The question for the Court: Whether the interest provided for within an amended JCT Contract for the late payment of a debt was a ‘substantial remedy’ pursuant to the Late Payment of Commercial Debts (Interest) Act 1998

Yuanda (UK) Co Limited v WW Gear Construction Limited [2010] EWHC 720 (TCC)

Recently a colleague wrote an article published in Building Magazine entitled Pause…. to the Tolent Clause. The article examined the decision of the Technology and Construction Court regarding the matter of whether a party to a construction contract could pass on the liability for the costs in an Adjudication to the other party, simply by including a clause in its contract which stated that the other party will be liable for such costs. 

The decision of the Court was unexpected, given the longstanding decision in Bridgeway ~v~ Tolent [2000], but given the recent decision in ‘Yuanda’, it now looks like the end of the ‘Tolent Clause’.  Nevertheless, the case in question also dealt with another important matter, that being with regard to interest on late payments.

The details of the case were that Yuanda had entered into a contract for the curtain walling works on a construction project for a substantial luxury hotel.  Needless to say that a number of disputes arose during the project which resulted in Yuanda applying for a number of declarations from the Court under Part 8 of the Civil Procedure Rules. 

The declarations sought by Yuanda included inter alia, that the amendment made by Gear’s Solicitors to Clause 4.11.2 was void because it failed to provide a ‘substantial remedy’ for late payments pursuant to the Late Payment of Commercial Debts (Interest) Act 1998.

Gear’s Solicitors had amended a Standard JCT Trade Contract including Clause 4.11.2 which dealt with interest on late payments.  As the majority of readers will be aware, most if not all of the JCT contracts make provision for the payment of 5% interest above the Base Rate for any late payments under the contract, unless of course this has been amended. 

On this occasion the 5% had been amended to 0.5%.  A noteworthy point in this case was that two other contractors had managed to negotiate this percentage to 2% and 5% respectively, while Yuanda had themselves paid the amendment little or no attention until they had entered into the agreement.

Yuanda argued that 0.5%, as provided for at 4.11.2 of the contract, did not provide a ‘substantial remedy’ pursuant to the Late Payment of Commercial Debts (Interest) Act 1998. Section 8(4) of the Act makes any contract term void which purports to “confer a right to interest that is not a substantial remedy for the late payment of a debt”.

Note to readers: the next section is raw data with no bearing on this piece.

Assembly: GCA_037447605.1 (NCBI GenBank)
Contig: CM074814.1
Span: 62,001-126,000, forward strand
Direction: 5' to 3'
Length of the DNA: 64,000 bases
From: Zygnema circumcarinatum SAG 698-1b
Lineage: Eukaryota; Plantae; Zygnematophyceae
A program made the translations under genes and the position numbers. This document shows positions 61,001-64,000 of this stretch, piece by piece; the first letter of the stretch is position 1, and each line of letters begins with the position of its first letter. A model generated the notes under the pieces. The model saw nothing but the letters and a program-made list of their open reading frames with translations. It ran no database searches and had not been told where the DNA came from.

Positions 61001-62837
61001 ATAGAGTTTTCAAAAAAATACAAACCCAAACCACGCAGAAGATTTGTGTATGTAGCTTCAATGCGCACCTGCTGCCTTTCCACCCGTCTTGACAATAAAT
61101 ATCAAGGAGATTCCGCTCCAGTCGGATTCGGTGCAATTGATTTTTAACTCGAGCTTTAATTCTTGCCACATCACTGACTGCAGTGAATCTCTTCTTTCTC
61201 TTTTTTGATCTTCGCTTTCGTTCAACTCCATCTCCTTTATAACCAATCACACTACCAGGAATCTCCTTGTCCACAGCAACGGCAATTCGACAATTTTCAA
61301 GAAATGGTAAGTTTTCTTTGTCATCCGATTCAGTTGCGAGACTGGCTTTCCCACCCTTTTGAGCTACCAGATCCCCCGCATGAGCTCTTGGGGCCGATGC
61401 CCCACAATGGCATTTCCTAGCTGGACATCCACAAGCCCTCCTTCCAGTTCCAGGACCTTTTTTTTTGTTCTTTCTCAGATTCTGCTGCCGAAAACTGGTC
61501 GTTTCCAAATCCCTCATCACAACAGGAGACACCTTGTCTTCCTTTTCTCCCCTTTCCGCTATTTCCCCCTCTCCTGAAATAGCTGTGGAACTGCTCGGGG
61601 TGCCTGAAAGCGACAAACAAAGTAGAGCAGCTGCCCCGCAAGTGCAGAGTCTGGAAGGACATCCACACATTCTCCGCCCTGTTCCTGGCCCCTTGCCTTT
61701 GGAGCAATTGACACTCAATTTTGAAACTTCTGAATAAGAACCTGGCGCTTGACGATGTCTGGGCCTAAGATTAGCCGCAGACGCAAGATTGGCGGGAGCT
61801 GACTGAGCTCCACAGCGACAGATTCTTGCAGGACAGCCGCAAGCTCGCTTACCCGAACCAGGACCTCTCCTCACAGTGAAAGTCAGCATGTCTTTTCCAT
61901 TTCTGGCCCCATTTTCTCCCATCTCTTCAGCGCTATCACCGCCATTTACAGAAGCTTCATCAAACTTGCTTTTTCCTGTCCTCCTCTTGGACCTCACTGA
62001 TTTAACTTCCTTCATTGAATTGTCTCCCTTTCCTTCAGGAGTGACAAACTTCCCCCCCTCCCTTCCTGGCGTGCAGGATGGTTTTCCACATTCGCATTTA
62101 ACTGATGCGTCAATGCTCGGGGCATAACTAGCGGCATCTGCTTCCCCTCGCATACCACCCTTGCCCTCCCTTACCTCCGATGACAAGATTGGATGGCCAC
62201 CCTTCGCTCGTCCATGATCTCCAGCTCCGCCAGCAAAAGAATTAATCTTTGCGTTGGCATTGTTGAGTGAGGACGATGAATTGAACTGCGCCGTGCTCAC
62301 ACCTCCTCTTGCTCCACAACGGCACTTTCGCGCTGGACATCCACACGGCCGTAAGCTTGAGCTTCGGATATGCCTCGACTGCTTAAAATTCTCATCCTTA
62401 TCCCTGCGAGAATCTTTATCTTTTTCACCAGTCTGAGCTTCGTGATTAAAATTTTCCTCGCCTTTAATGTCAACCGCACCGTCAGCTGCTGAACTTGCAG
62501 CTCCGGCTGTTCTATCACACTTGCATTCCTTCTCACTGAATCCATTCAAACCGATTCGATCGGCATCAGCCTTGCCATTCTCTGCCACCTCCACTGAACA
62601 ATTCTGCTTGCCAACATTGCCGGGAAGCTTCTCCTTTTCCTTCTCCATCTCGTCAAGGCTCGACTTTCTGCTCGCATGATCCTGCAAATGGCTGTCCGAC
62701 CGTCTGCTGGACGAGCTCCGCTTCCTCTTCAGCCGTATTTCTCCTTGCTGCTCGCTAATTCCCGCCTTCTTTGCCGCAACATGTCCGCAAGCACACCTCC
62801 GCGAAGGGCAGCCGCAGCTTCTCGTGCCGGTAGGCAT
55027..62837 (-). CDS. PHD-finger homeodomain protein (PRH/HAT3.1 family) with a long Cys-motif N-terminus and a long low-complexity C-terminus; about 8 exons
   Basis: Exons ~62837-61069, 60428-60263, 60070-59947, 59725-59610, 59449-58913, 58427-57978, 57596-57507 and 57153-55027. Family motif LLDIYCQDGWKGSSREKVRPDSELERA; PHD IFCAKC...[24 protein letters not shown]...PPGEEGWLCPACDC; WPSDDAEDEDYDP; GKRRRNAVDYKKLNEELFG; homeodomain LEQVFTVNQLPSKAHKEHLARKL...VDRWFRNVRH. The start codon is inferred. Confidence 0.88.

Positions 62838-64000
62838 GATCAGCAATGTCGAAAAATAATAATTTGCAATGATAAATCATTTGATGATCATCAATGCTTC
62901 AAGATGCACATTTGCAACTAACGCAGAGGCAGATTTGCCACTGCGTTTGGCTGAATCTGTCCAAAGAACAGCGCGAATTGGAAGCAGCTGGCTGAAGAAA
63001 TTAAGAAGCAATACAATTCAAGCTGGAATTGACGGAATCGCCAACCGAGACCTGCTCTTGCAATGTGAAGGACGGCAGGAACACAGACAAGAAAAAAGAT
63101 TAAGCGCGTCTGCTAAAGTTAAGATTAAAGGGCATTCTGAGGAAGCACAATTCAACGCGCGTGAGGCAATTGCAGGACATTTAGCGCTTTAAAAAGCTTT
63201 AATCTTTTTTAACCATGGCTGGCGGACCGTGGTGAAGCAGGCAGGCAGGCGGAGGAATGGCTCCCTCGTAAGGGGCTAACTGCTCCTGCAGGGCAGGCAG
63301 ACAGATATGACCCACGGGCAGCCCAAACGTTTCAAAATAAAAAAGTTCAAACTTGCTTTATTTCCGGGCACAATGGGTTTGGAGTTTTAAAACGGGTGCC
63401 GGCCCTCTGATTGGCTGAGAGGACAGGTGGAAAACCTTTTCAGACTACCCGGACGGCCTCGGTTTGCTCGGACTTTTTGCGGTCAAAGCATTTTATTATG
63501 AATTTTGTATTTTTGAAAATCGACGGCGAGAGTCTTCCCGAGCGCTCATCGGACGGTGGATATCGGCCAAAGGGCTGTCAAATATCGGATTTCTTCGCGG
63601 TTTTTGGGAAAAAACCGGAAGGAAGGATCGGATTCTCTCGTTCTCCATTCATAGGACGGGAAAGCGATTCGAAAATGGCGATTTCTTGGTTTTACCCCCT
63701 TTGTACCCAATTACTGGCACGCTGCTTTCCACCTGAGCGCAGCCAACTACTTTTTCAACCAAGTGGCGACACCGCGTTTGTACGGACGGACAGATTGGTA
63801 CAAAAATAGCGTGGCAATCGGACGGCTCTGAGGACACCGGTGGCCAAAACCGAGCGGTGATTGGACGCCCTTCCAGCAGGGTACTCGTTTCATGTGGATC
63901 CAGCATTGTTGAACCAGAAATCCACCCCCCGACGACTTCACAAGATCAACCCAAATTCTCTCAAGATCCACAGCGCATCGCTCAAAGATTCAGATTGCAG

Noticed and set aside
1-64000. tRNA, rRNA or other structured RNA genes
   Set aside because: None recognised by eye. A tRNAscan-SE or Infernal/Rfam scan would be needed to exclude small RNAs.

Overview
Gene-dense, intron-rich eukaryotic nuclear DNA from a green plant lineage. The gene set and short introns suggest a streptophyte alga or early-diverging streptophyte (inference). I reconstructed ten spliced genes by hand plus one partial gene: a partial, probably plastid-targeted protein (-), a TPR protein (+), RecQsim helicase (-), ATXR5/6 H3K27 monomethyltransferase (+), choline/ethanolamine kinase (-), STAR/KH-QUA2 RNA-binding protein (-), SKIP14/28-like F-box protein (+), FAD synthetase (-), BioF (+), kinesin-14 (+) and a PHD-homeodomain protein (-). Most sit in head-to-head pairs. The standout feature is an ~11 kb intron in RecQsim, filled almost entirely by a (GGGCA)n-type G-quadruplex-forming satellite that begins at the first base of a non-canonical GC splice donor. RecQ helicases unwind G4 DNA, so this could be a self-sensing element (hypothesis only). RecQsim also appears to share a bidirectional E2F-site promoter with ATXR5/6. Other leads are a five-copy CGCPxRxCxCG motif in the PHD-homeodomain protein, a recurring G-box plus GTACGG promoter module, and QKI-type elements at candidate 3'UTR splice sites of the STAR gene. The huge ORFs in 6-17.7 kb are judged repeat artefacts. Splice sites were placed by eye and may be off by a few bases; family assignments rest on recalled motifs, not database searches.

Nevertheless, section 8(2) provides that where the parties agree a contractual remedy for the late payment of a debt this is to be considered a ‘substantial remedy’ for the purposes of the Act.  Section 9(1) of the Act provides some guidance on whether or not a remedy should be considered ‘substantial’. 

Section 9(1) (a) provides that a remedy is insufficient if it fails to provide a remedy which does not compensate for the late payment and if it would be unfair or unreasonable to allow the party reliant upon the term in question to oust or vary the Statutory Interest that would normally be applied.  At present the rate of Statutory Interest would be 8% above the reference rate.

The Court stated that, just because the percentage of interest was materially lower than the Statutory Rate, this did not mean that such a remedy would fail a ‘substantial remedy’ test. In fact the Court stated that the Statutory Rate may even be considered as a penalty for failing to provide for a ‘substantial remedy’ within the contract. However, the Court did in this case, based upon the facts, provide a declaration that the 0.5% was not a ‘substantial remedy’ within the meaning of the Late Payment of Commercial Debts (Interest) Act 1998 and should, therefore, be substituted for the 8% Statutory Rate.

It should be noted that an amendment such as the one contained within the Yuanda contract is not unusual by any means, but, in this instance, it appears that Gear would have benefited more had it accepted that the drafters of the JCT Contract considered that the 5% normally provided for would be considered a ‘substantial remedy’. 

Nevertheless, the Court made it clear that, in some instances, where the contracting parties had reached an agreement, a remedy as low as 3% may be considered ‘substantial’ for the purposes of the Act. Moreover, the Court made clear that each case in relation to this matter should be considered on its own merits, but for now at least, when faced with such an amendment in any dispute, there may be some financial worth in adopting the arguments put forward by Yuanda.